Ramón Mayor is one of the last of his guild. At first you can hardly see him coming, in the backlight of the already low sun. But the bleating and bleating of his flock already announced him before the silhouette of the man gains stature. The battered hat that casts a shadow over his face, the green and white checked shirt, the rough blanket thrown over his shoulder. “Buena tarde”, greets the 58-year-old and, as usual in the Canary Islands, leaves out the “s” at the end of the words. He drives his sheep and goats away from the road down a small slope, where they are supposed to fortify themselves for the night with grasses, thistles and a little sage.
When the coffee blooms again
“It has rained too little, there isn’t much food.” Mayor weighs his head. Soon, he says, they would be moving on. He’s been doing it for as long as he can remember. Like his father, grandfather and great-grandfather before him. Year in, year out, he guides his animals across Gran Canaria in search of pastures. They are still 18 shepherds here in the mountainous north of the island, who, as semi-nomads, uphold this more than two thousand year old tradition of “trashumancia”, the migrant pasture farming. “Sometimes it’s tough.” But if they find good food and the animals give them enough milk, Mayor’s wife Margarita turns it into the flower cheese Queso de Flor de Guía, which is typical of Gran Canaria. And that despite some hardships he has one of the most beautiful jobs in the world, Mayor is convinced.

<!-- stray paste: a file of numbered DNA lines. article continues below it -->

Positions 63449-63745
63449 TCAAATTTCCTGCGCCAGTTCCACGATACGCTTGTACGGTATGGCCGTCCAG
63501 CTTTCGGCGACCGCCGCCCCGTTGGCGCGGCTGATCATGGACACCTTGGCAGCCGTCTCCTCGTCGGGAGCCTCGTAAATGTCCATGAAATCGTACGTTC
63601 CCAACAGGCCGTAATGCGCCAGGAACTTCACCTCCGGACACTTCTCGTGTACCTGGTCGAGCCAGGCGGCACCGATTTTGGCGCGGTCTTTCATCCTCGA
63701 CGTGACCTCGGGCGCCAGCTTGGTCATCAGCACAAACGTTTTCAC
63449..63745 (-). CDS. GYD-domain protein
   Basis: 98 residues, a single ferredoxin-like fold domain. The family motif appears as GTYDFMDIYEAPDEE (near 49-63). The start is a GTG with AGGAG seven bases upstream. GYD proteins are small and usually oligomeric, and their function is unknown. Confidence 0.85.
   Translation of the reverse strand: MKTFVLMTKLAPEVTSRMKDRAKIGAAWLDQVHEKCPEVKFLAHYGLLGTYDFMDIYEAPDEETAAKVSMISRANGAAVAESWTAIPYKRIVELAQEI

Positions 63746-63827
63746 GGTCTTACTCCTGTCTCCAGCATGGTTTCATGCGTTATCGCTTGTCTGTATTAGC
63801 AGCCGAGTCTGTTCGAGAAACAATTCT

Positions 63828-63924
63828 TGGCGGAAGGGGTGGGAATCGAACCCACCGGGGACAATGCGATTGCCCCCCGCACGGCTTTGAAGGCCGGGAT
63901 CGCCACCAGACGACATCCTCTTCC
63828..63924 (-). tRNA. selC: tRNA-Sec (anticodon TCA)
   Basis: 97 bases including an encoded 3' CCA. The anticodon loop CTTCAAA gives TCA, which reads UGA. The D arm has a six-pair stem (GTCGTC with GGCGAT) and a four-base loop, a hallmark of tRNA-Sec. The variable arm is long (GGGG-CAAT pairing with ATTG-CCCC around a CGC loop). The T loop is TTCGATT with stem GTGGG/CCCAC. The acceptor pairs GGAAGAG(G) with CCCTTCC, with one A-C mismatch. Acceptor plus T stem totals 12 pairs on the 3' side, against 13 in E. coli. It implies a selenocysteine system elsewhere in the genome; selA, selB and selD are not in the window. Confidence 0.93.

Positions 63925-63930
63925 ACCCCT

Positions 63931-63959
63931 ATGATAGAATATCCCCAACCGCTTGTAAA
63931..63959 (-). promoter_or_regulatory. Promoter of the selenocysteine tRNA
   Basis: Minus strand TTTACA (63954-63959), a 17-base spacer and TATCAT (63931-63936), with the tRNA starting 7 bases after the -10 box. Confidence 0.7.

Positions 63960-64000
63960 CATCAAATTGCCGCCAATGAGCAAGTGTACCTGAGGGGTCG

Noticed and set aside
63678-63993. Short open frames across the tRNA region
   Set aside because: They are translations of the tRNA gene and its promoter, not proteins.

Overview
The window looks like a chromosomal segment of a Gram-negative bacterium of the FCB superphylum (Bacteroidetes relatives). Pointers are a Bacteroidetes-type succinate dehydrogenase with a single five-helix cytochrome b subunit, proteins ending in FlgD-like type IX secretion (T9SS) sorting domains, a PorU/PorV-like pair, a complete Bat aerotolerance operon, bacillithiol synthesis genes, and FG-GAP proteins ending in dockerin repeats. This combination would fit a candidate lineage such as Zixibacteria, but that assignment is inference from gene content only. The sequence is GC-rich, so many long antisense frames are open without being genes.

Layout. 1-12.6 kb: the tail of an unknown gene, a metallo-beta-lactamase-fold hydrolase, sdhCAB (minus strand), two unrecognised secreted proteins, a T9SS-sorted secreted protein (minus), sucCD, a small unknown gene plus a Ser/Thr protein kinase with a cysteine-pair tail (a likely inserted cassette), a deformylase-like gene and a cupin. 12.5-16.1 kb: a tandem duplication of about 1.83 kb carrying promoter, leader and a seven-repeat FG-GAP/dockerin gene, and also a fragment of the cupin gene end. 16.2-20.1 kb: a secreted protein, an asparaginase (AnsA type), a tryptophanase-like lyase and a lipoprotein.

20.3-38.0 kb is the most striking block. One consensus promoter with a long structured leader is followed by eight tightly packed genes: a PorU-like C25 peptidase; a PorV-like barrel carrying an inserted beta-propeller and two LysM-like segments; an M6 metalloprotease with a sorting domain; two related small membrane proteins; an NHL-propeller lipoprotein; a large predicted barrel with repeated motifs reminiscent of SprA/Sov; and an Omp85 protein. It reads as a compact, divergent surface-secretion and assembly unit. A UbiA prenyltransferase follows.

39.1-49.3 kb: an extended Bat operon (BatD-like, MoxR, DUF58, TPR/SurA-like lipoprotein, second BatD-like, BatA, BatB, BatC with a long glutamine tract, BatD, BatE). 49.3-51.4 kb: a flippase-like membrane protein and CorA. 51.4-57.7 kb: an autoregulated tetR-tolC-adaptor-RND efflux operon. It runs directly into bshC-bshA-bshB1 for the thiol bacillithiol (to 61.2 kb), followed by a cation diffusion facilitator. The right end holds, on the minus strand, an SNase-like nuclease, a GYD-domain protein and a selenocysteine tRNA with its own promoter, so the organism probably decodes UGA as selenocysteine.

The island that many Germans love, especially in the winter months, is particularly known for its dunes and extensive sandy beaches in the south. Maspalomas and Playa del Inglés are the strongholds of tourism, and since the federal government removed all the Canary Islands from the list of corona risk areas punctually at the beginning of the local season in October, they have been hoping for the return of the guests here. What is less well known, however, is that Gran Canaria is also attractive for hikers and walkers who want to be on the less well-trodden paths. Those who are followed by the Shepherd Ramón Mayor and his flock. Thereby surprising discoveries can be made.
In the Agaete valley, Victor Lugo starts the day with a cup of coffee from his own production. “You’re amazed, aren’t you?” He says with a laugh. Because his family has been doing this at Finca La Laja for five generations. It has the most northerly coffee plantation in the world and the only one in Europe. Now in November and December the coffee trees bloom as white as jasmine. Their sweet, floral scent is also similar. Lugo serves a freshly brewed espresso with beans from the past harvest. Black, without sugar. Nothing should tarnish the taste of the coffee. There are only around 4,000 kilograms of it each year, and Lugo watches over it so jealously that he doesn’t export a gram.
The fact that the Arábica Típica coffee plants, which were once imported from Cuba, thrive so well on Gran Canaria has to do with the location of the valley. It’s warm and humid. All around, bizarre rock formations from volcanic eruptions tower up like mighty giants. The trade wind clouds coming from the northeast hit their slopes, are forced to rise and slowly give off their water in the form of fog.
If you hike high enough in the north of the island, you will come across this deep cloud cover and suddenly feel like in the fairy tale of Hans and the Beanstalk. The silence is almost complete. Maspalomas, Playa del Inglés, the sea and the capital Las Palmas are hidden under the carpet. Above it opens up what the writer and philosopher Miguel de Unamuno described as a “petrified storm”: mountains shaped like hail, lightning and thunder, gorges as mighty as the canyons in the United States. The Roque Nublo, one of the island’s landmarks, rises like a cathedral and was probably sacred to the natives. Just like the nearby Roque Bentayga. In the distance it appears as if a peak is floating above the clouds. It is the Teide volcano on the neighboring island of Tenerife.